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Structural Arrays

Units can be combined in arrays just like the other single data types. A unit structure can be declared as a single variable array just like any normal variable:

unit something[10];
      var int member1;
      var text member2 maxlen [30];


The example above creates a 10-element array of units with common name “something”. The access to individual elements in a unit has a standard format:

unit_name . member [ . member … ] [ index [: index …] ]

In an example with the unit from above:

something.member1[3] will refer to the variable “member1” in the fourth unit structure (arrays always start from index 0).

When a unit is used as data type for another variable, which is array, then the number of dimensions are getting increased accordingly. For example:

var something newer[15];

This will crate a unit structure “newer” built from unit structures “something”. But in the previous example “something” is actually an array of 10 elements, so the new variable “newer” will inherit the original dimension, and add its own on top of it. As result the new variable will have two dimensions: [10] inherited from “something” and [15] as declared in “newer”. Therefore accessing elements will require two indexes:


In case internal member variables in a unit also have their own dimensions, those are added as junior level indexes when accessing the member variables:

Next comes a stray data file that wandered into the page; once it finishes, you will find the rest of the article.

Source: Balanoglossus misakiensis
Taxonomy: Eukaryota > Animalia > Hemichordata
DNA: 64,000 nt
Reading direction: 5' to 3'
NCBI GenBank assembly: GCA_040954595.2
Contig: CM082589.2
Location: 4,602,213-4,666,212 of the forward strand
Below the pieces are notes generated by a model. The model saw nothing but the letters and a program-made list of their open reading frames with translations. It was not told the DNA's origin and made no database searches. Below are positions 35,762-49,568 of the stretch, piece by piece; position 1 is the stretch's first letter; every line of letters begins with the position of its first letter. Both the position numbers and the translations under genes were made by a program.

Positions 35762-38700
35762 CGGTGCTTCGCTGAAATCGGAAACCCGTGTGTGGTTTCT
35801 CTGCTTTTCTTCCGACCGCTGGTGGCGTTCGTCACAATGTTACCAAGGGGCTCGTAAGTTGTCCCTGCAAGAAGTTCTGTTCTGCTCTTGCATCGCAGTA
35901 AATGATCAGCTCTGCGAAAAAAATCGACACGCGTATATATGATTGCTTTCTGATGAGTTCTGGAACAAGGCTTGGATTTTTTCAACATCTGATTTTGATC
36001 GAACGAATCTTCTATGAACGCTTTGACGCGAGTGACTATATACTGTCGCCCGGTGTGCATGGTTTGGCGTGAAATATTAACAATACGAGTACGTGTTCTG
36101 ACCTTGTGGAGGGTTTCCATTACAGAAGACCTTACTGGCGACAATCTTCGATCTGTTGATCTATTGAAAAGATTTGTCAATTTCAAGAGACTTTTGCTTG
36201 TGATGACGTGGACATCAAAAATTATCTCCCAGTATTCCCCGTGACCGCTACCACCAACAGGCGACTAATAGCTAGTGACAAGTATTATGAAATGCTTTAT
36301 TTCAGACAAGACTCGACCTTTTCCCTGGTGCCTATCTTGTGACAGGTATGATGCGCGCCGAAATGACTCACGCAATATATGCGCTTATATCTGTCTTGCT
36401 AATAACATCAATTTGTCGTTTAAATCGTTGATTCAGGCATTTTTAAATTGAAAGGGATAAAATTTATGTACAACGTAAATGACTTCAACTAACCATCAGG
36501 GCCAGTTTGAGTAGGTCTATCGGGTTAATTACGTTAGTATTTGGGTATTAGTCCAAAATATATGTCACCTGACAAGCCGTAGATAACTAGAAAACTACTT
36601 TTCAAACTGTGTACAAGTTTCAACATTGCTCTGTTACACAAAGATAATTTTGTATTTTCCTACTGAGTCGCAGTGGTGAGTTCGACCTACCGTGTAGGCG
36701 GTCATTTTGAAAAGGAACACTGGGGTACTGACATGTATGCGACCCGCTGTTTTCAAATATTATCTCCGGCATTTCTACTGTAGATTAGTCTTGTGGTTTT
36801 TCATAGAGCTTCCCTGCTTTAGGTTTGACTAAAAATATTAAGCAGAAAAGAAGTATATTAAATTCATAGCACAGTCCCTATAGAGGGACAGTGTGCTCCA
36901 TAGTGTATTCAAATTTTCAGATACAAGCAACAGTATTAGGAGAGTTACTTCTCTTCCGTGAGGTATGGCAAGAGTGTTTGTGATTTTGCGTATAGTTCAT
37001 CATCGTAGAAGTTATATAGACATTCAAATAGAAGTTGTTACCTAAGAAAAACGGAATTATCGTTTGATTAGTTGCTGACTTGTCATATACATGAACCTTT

Let’s consider this unit:

unit pack;
      var int ival[12];

var pack p[20];

The newly defined variable is built from 20 units of type “pack”, each one of which containing a single member array “ival[12]”.

Accessing “p” would look like this: p.ival [p_index : ival_index]

Generally speaking indexes are always added by seniority of declaration – units first, then member units (if any), top-level indexes, and finally individual indexes.

Working with units containing too many indexes may become very confusing, so as a rule of thumb it is always good to optimise and keep the number of needed dimensions as low as possible. Internally the RVM always convers all multi-dimensional arrays to a single-dimension flat array, so from developer’s perspective maintaining a close proximity to how data is actually being stored in memory can be only beneficial for the reliability of the program.